This presents us with an unfortunate example of the value of virtual environment simulations in preparing for catastrophic events in a manner that allows for safe mistakes. Kurt Squire in 2003 (cited here) worded this type of learning from mistakes in safety as “provid[ing] choices and consequences in simulated worlds.”
These types of simulations are not strictly learning (acquiring new information and skills), but are rather rehearsal. Rehearsal follows training/learning just as rehearsing for a play follows the actors memorizing their lines. The rehearsal pokes, prods, and tests whether the user can retrieve and apply that information in the correct situations. It also solidifies the information by connecting it to real experience and allows for iterative learning from mistakes in an environment where failures have no costs.
Scaling down the nature of the disaster, one can see the value of providing enterprise virtual world simulations of situations they may encounter, such as a reactor overload at a nuclear power plant, a chemical spill on a major freeway, or a fire on an oil rig.
Unfortunately, according to the WSJ, the simulators used at Colgan (the operator of the doomed flight) didn’t cover this scenario:
Colgan’s standard training program stops short of demonstrating the operation of the stick-pusher in flight simulators. Without such hands-on experience, safety investigators argue, pilots could be surprised and not react properly when the stick-pusher activates during an emergency. The FAA is required to sign off on all airline training manuals.
On Sunday, Colgan said its FAA-approved program includes “comprehensive” classroom training on the stick-pusher but emphasized a demonstration in a simulator “is not required by the FAA and was not part of the training syllabus” Colgan received when it obtained its Q400s.
There’s nothing that can be done now to help those aboard flight 3407. But enterprises can take the comparison between a disaster in an emergency situation that the pilot had not run in simulation and a successful avoidance of disaster from a pilot that had simulated the incident. That’s an over-simplification to be sure (every situation is different, lack of sleep was involved as well, compliance to policies was not monitored or enforced, etc.), but I believe the value of rehearsal through virtual simulations can be distilled from this incident and applied to other common business and government scenarios.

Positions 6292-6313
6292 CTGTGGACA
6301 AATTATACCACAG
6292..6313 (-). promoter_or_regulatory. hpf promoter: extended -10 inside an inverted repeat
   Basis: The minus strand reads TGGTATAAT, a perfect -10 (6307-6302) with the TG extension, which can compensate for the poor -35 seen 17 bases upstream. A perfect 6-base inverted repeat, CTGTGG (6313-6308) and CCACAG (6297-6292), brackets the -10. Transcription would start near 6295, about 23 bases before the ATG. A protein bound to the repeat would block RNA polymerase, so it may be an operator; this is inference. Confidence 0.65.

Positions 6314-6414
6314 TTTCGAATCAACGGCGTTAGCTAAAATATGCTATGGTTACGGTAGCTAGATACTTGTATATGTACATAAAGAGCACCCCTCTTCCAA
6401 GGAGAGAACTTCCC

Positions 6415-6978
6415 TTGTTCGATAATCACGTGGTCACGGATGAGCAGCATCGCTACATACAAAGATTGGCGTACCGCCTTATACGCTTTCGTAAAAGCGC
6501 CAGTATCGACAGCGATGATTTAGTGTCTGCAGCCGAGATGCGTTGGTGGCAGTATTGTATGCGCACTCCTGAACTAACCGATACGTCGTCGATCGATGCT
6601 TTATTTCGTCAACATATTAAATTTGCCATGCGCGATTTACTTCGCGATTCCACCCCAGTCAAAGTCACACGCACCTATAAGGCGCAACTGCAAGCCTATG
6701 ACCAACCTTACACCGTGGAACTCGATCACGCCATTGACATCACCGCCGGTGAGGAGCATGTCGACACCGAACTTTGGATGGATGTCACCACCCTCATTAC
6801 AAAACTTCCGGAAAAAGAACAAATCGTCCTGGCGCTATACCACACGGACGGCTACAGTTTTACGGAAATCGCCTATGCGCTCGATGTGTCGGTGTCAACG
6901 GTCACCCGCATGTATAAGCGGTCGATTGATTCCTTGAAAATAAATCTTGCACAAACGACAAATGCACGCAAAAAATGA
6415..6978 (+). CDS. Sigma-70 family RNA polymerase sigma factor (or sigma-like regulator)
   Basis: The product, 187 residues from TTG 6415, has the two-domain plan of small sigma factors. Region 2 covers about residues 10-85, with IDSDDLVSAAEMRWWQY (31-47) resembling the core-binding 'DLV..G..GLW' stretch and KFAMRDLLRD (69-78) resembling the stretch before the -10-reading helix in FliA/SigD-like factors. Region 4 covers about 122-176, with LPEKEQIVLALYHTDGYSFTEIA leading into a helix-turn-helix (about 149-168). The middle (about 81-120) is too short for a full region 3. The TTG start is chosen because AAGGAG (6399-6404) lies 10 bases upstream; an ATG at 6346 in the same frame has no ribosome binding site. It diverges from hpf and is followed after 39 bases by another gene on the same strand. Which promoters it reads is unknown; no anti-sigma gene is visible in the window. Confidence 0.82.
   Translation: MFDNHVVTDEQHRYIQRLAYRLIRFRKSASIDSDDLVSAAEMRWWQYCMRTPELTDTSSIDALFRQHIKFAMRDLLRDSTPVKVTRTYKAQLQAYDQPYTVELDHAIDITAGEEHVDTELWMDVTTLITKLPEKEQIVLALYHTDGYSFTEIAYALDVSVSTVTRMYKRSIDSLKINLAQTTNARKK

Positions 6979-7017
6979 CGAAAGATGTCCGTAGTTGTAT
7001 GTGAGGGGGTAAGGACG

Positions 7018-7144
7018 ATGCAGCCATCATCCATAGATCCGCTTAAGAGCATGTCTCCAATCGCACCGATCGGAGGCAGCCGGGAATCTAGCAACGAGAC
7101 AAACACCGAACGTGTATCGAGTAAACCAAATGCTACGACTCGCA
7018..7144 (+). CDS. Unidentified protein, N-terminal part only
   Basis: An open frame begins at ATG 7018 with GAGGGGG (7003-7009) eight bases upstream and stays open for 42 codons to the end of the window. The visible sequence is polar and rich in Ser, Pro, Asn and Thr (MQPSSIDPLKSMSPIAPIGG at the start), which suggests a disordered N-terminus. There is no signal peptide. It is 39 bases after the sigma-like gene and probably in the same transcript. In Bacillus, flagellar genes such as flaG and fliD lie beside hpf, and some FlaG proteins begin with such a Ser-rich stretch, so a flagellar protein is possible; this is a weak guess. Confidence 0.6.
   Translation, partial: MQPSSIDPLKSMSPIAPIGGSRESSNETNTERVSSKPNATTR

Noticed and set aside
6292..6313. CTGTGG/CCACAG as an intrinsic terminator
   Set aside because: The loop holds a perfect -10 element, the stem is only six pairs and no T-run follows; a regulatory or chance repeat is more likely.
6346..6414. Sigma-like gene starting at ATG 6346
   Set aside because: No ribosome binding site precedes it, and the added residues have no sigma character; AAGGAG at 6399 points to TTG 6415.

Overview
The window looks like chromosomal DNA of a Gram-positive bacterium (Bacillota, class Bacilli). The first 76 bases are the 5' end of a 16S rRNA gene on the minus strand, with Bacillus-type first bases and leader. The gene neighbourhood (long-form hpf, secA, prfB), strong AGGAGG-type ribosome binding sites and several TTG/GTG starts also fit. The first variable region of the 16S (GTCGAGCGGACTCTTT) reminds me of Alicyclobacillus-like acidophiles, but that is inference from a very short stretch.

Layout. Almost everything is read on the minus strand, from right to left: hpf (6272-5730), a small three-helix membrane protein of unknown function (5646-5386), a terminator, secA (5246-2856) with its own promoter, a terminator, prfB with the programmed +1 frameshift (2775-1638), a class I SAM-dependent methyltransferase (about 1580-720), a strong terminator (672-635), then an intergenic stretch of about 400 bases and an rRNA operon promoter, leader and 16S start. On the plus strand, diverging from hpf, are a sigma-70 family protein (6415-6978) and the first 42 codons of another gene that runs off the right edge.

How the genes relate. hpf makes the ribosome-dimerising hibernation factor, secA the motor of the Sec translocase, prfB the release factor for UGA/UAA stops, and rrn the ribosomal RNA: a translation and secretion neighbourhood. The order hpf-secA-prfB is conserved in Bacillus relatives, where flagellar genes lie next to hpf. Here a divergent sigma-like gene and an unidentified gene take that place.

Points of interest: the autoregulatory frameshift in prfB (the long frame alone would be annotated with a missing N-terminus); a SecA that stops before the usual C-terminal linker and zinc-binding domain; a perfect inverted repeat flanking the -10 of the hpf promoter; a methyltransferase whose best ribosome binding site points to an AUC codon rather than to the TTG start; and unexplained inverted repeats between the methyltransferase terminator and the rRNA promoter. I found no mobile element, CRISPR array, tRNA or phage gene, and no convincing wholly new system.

I’d like to follow on to yesterday’s posting about how Second Life articles seem to have veered from overly glowing to overly cynical and are now mildly positive. I’m sure mildly negative is next before they settle in on a reasonable, non-hype-driven, balanced view.
What this reveals to me is that the Gartner Hype Cycle isn’t as good a model as a pendulum. While the hype cycle consists of a single “up, then down, then plateau”, I think what really happens is like the plucking of a string or the movement of a pendulum. An event starts it in motion and it goes from very positive, to very negative, to slightly positive, and so on, all the while eventually seeking the center. The number of swings is determined by the size of the story. The virtual world topic plucked the string fairly loud, so it has swung to the positive side twice already. The hype cycle may be accurate for a small enough story where there is one iteration of high, low, then center. But Second Life demonstrates that for larger stories there are multiple iterations before it centers.